Newspaper of The New York Herald, February 25, 1846, Page 1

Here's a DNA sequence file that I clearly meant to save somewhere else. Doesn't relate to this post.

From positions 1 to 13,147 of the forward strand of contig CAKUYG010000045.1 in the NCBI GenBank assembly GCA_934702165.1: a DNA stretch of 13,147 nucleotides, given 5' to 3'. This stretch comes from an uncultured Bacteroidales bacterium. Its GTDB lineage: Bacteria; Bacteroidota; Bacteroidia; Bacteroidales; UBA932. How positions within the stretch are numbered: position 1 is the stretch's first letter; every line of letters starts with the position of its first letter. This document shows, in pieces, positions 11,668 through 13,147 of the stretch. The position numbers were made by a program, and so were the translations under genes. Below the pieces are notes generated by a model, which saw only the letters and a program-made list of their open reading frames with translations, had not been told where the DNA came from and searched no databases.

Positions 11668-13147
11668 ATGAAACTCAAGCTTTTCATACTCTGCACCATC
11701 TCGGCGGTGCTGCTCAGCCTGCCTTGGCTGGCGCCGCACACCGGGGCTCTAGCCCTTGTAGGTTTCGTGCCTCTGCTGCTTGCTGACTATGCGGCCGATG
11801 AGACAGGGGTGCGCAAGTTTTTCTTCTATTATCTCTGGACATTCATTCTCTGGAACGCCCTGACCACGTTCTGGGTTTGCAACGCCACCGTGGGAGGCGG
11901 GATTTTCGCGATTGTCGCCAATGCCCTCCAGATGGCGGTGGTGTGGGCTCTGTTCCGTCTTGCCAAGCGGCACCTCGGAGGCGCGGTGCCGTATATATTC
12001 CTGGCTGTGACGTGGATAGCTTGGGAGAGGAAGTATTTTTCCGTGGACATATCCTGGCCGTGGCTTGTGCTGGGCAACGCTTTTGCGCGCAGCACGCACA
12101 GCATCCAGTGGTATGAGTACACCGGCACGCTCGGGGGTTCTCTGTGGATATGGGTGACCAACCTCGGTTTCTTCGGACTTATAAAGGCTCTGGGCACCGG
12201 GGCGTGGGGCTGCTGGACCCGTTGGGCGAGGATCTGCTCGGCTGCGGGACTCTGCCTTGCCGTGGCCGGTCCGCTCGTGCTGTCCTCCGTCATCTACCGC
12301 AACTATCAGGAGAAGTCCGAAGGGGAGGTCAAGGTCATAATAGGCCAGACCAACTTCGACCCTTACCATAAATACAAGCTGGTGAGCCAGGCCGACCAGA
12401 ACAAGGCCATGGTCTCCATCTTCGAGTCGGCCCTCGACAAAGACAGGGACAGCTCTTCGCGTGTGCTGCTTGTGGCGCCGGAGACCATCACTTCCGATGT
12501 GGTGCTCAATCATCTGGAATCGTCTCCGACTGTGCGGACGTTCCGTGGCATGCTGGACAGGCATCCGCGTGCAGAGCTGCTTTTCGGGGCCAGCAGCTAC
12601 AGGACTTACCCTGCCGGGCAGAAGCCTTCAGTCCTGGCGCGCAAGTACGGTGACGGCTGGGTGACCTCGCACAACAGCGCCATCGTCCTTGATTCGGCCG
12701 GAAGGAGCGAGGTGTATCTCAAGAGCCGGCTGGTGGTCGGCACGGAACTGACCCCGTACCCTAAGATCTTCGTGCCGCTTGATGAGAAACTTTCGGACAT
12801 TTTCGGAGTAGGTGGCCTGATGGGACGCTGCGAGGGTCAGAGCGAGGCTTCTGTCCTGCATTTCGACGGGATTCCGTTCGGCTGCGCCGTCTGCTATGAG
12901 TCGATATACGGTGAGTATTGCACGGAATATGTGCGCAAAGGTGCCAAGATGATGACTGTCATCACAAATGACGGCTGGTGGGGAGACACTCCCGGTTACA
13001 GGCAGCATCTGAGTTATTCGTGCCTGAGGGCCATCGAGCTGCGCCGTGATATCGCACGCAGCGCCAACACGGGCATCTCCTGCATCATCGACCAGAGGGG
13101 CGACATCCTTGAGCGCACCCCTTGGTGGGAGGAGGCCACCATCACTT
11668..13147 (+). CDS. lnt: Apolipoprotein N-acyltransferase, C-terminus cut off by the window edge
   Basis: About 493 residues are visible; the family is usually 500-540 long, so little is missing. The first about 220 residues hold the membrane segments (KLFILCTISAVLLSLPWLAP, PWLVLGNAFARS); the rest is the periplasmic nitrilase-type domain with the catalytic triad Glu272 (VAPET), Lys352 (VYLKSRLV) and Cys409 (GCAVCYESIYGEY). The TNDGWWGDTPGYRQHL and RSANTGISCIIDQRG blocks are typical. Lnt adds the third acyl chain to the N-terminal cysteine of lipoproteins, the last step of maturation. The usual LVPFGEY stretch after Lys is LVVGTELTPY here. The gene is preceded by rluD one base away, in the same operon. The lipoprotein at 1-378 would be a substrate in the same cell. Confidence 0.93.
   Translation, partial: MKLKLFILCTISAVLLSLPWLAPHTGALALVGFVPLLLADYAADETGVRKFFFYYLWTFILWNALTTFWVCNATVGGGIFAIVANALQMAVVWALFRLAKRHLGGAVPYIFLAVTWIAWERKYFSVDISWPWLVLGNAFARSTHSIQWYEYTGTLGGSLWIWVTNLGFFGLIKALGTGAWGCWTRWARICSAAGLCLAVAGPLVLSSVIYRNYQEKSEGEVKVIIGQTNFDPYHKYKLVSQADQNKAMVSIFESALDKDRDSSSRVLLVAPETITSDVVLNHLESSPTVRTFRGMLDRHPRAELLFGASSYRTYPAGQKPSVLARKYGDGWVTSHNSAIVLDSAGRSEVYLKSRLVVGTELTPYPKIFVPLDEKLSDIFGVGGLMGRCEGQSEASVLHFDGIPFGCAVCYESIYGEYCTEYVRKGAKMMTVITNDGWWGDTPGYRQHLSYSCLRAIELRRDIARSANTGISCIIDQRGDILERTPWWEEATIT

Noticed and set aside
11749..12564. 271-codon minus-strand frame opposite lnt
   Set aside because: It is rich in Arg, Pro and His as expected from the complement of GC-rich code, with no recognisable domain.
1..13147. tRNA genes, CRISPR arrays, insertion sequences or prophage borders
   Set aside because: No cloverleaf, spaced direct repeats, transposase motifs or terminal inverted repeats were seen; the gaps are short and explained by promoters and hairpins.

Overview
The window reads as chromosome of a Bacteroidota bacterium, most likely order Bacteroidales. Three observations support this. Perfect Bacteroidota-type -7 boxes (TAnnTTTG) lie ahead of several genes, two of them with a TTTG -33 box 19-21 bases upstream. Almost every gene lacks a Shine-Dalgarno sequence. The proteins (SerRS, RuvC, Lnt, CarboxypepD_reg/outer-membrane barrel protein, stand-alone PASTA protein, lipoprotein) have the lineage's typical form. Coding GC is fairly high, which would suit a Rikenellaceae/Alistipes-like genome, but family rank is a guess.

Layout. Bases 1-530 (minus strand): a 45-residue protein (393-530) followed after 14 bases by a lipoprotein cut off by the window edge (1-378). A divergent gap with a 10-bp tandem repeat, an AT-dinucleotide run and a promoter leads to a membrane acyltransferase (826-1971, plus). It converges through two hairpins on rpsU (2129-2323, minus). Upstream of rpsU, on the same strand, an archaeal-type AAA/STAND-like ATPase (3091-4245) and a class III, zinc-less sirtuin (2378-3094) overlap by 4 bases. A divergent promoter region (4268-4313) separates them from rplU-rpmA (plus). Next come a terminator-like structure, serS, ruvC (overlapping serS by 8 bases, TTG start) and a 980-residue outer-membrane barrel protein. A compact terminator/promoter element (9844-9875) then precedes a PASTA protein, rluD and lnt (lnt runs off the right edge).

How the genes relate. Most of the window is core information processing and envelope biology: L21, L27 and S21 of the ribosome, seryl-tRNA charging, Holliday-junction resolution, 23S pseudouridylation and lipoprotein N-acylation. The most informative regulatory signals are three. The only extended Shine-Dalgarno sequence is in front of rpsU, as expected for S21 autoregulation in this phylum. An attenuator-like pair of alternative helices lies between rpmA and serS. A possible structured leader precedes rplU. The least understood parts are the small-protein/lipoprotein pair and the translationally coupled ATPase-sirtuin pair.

Newspaper of The New York Herald dated February 25, 1846 Page 1